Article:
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 Post subject: Channel separation
PostPosted: 14 Jan 2021, 21:20 
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Joined: 04 Jun 2008, 20:59
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Location: Arizona, USA
Hi Folks, I believe I have encountered something that I never expected. I did a bit of moving of stuff and shifted one speaker about a foot further to one side than before to improve balance. Before the change both were next to the fireplace. Now it is against the wall. The other one obviously can't move. The arrangement makes the center correct for my listening position. The balance was nearly 3 db off where they were and the listening position could not really be moved. Unfortunately it seems as if they are now just a little too far apart as the center sounds seem recessed. BTW my electrostatics are temporarily not in use. Ugh, fix one problem and create another. I figure I will have to add a "blend" control to the system to mix the channels slightly. Anyone else run into this problem?

Good listening
Bruce
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 Post subject: Re: Channel separation
PostPosted: 15 Jan 2021, 13:48 
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Joined: 01 Jun 2013, 09:05
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Hi,

My experience with this is you have changed your speakers.
The power supply in the amp is tuned to the other speakers, sounds nuts I know.
The frequency response or dynamics of the speakers is different.
You now have a hole in the sound stage assuming the speakers are not out of phase.
It won't show on a scope because the problem is the interaction with the system and the speakers.
If you now have an imbalance and you didn't before either the room acoustics are effecting one side more than the other.
Or the ability of the amp to drive the speakers in the dynamic range required to give you the centre focus is now not adequate.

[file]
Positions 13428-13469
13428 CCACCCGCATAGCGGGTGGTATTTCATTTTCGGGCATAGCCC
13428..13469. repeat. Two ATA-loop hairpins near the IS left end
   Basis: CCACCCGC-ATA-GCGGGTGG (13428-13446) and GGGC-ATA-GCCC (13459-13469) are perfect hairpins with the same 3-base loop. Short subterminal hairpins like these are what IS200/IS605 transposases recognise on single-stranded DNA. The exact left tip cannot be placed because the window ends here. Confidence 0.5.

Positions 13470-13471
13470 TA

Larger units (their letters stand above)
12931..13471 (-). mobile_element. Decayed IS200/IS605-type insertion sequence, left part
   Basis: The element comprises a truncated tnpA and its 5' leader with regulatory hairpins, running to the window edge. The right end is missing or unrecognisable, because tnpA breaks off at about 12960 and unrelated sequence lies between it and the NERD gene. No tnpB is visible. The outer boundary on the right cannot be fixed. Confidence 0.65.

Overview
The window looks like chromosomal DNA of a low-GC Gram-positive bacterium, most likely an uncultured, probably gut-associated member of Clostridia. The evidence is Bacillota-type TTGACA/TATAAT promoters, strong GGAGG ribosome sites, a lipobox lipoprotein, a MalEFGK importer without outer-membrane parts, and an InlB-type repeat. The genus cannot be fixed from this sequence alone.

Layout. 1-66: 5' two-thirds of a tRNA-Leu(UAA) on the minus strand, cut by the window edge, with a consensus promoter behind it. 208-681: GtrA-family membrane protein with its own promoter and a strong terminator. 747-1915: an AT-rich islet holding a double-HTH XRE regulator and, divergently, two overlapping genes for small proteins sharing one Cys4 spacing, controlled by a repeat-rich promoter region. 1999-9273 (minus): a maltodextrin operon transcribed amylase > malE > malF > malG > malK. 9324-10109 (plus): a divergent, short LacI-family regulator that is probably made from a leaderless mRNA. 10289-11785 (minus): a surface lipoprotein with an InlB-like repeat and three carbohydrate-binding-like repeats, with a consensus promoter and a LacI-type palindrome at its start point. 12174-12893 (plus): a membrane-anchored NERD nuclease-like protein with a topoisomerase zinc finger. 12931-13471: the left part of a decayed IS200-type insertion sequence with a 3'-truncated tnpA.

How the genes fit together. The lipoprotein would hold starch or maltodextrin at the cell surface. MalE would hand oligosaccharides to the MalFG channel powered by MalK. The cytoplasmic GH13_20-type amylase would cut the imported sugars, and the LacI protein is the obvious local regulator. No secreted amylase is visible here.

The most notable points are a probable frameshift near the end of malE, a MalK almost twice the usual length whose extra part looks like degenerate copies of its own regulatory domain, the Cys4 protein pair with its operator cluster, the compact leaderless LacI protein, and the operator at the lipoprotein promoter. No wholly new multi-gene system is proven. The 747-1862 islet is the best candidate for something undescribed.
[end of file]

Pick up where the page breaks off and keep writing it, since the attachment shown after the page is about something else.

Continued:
If you change the ESR of the power supply you should be able to centre the image but at a cost that now your other speakers will seem to sound different. An example of synergy of components.
You might be able to correct it with changing the frequency response.
This is assuming you haven't run these speakers before with no problems, as long as you didn't "tune" the system to sound better with the other speakers and something is now different with the system.

In theory if the power transfer to each speaker is the same and frequency response is the same the image should be centred.
But if the HF has changed the centre will not focus.
This is the problem with what sounds good and what images well may not be the same.

This idea that everything has a flat frequency response is great in theory, but the components are not flat based upon power requirements to drive at different frequencies.

So in a nut shell its the same as an amp not being able to drive one speaker when it can drive another.

Just my thoughts.

Regards
M. Gregg

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 Post subject: Re: Channel separation
PostPosted: 15 Jan 2021, 14:11 
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one other thought,

Are the speakers multi way, you don't have damaged tweeter on one side?

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M. Gregg